Muthi Bomvu contains traditional red herbs used in indigenous healing.
The meaning of the colour symbolism of red, white and black :
The earliest record found (at present) associating these colours with a diviner is Isaacs' 1836 description of a renowned sangoma whose one eyelid was painted red, the other black and her nose and hair were blackened. Tyrrell also notes that the 'first ancestors' were said to be coloured, one red and the other white. The function of the sangoma (traditional diviner healer) to access and derive power from the shades, would therefore reinforce this ancestral and colour association.
Of several sangomas interviewed all note that the three colours (black, red, and white) are associated with 'power' and were suggested by the shades. This may allude to another dimension of colour relevance. Ngubane outlines the significance of black, red and white medicines for the isangoma. These principally herbal medicines: black (imithi emnyama), red (imithi ebomovu) and white (imithi emhlope), are used (serially in that order) in a ritual context and also have 'symbolic meaning'. Essentially they are to establish a 'balance between the person and the environment' . Red and black are equivocal as they represent both good and bad, while white represents power and ultimate well-being. Red and black medicines are used to expel 'what is bad' and also to strengthen the body against future 'attacks', whereas health will only thereafter be restored with white medicines.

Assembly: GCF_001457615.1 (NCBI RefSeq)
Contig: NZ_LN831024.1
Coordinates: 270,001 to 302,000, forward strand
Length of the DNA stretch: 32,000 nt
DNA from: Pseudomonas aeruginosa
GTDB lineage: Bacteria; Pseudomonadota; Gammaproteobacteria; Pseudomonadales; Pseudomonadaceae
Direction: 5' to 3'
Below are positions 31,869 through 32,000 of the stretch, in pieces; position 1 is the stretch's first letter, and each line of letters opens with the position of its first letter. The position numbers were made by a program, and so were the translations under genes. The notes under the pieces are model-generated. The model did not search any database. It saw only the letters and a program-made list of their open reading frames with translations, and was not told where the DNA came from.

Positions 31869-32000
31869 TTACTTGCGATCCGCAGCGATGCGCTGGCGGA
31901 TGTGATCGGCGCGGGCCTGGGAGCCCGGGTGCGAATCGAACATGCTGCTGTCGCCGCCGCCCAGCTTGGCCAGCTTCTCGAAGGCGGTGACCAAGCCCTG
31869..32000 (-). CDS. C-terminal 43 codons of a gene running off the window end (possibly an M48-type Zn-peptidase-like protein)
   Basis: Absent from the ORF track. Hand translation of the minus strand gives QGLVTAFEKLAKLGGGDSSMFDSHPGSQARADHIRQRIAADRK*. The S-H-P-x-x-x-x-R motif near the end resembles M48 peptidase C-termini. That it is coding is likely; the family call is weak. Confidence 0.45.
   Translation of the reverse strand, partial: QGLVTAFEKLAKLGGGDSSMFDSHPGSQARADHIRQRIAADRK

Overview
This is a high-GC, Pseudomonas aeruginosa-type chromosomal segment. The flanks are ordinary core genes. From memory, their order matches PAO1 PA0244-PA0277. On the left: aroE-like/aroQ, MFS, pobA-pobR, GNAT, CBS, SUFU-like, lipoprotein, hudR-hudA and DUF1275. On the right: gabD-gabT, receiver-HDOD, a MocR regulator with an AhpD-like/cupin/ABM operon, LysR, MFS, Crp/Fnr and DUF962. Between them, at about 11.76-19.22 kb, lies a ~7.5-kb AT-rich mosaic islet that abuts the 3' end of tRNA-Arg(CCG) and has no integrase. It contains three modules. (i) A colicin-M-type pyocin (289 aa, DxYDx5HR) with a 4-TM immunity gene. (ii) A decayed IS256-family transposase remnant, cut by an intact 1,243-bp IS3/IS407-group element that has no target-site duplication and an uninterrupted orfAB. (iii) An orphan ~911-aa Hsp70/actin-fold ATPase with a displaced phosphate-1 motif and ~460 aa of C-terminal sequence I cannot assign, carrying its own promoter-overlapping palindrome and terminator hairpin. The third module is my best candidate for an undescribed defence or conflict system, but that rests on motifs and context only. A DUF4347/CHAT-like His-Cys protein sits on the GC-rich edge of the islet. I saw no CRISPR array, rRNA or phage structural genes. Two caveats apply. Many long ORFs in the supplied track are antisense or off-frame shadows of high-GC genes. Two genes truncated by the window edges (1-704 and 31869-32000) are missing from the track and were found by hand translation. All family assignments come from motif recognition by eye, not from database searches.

Red medicine is also often worn in bottles suspended from the neck and in this case the intrinsic power of red equivocally counters evil.
Red is described as ubeja, a word used for the concept of `I will win' (the association is to red being a colour associated with emotion and the will).
These medicines are further terminologically distinguished as ubulawu, insizi ( powder from charred herbs, roots or animal medicine, always black), and intelezi liquid or white medicines said to possess the ability to render the evil of sorcery ineffective.White is always the concluding medication.
Ngubane further notes how the colour sequence is linked to the 'cosmic order day and night'. Thus those who are ill or polluted are referred to as being 'without light and in the darkness' (i.e. black) and require cleansing, whereas white (umhlope) is associated with light (ukukhanya) and daylight which therefore represents life and good health. Thus to regain what is described as 'mystical health' requires a progression from night to day or black/red to white. Given these connotations the isangoma wearer of these colours in effect displays their access to the intrinsic power and 'mystical integrity' conveyed by these powerful colours.